Pop Unknown – If Arsenic Fails, Try Algebra

Pop Unknown
If Arsenic Fails, Try Algebra

A funny story about this album. Deep Elm has sent it to be reviewed three times now. The first time, it was scratched so badly that it looked like a topographic map. The second time, there was a dent in it, as if someone hit it with a nail. So the third time, John at Deep Elm packaged it in full bubble wrap, with “FRAGILE” written everywhere, and it got here in one piece! Thankfully, I didn’t miss out on the chance to listen to this album, and neither should you. Take that story as an example of what someone should go through to get ahold of Pop Unknown.
Pop Unknown was originally touted as “having an ex-member of Mineral.” I’m getting tired of all those “ex-members of” connotations, but it probably does help a new band gain some recognition. But if you liked Mineral and want the same style of amazing emo, go listen to The Gloria Record. Pop Unknown is much more of a straightforward indie rock band, pulling together strong song structures and lyrics and doing away with some of the emo trappings. And they have such a strong, deep sound, it’s hard to imagine that this is the band’s first full-length.
The band did release an EP earlier on Deep Elm and had a couple of compilation contributions. From those songs, I made comparisons more to Rainer Maria and more melodic bands, sometimes mixing in female vocals and going from slower to faster. This album has the band finding their sound, a more melodic rock with all of the sounds layered and a powerful melodic rhythm at times mixed with feedback and crunchy guitar riffs. And the vocals are much deeper and more resonating, sounding much more powerful than on their earlier music.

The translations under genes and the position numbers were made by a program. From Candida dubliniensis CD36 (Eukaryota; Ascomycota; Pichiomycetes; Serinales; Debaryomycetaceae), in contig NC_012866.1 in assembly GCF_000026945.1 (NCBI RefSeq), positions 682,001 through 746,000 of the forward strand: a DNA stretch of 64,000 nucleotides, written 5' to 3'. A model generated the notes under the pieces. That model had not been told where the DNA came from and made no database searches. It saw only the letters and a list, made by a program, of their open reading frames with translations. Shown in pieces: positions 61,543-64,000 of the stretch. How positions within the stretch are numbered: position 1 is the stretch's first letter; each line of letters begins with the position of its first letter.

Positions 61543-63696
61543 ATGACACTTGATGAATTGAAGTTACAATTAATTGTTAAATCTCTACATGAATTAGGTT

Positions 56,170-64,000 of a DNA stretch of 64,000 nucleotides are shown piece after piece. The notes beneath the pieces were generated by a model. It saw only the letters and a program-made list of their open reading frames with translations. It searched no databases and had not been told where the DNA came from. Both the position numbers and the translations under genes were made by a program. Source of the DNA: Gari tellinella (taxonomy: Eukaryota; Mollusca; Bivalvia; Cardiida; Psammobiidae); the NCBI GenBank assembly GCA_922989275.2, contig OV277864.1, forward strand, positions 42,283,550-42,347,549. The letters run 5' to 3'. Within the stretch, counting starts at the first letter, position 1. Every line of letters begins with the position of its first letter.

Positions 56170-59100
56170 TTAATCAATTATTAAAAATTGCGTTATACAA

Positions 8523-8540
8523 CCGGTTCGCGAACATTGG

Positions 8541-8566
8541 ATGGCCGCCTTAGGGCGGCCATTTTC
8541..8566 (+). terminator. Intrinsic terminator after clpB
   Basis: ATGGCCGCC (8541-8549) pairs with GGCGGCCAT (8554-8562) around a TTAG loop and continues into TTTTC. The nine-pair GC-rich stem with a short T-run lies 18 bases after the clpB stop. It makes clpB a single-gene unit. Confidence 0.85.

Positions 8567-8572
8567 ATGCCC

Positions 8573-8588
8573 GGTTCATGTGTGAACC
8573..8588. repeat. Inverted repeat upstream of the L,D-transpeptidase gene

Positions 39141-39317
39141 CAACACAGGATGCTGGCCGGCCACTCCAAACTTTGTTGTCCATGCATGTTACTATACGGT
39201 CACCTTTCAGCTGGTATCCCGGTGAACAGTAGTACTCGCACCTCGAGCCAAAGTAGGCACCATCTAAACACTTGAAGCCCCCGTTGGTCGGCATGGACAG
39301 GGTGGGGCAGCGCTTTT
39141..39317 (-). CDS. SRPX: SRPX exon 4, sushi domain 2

“Head in the Sand” starts off with a killer guitar riff, sounding as if it’s going into a power-rock song, and it certainly is in the chorus, but there is a serious pop sensibility behind the crunchy lead riffs, enough to keep you bobbing your head. “Half of Ninety” is amazing, slower at times, throwing in some feedback scrawls and layering backing vocals, all to combine into a beautiful song. “An Offering” is slower with more beautiful guitar and the deep, layered vocals singing “a trip to find an offering of all I know, some familiar faces, some familiar faces.” The deep vocals work best here, layered just enough to resonate in your head. Some Mineral comparisons could probably be drawn in this song because of its complexity and beauty. But then “Last to Know” has a more punk guitar riff and song structure. This song, perhaps because of the vocals, reminds me a little of another Deep Elm band, Starmarket. “Tattoo Your Image (On the World)” goes from fast to slow and soft, and “Fallen Star” picks right up, soft and slow and pretty, at times sounding like Red Stars Theory. “Perfect in Venice,” in addition to having a great name, is a more flowing melodic song with some emo chord work. The album ends with a pretty instrumental piece that will lull you to sleep.
Throw off the Mineral references, although the band is clearly an influence. I would still classify Pop Unknown as emo rock, but their sound is all their own, at times faster and more intense, at times slower and pretty. But it’s a sound that’s layered, textured, flowing in complex rhythms that just swirl inside your head for an amazing listen.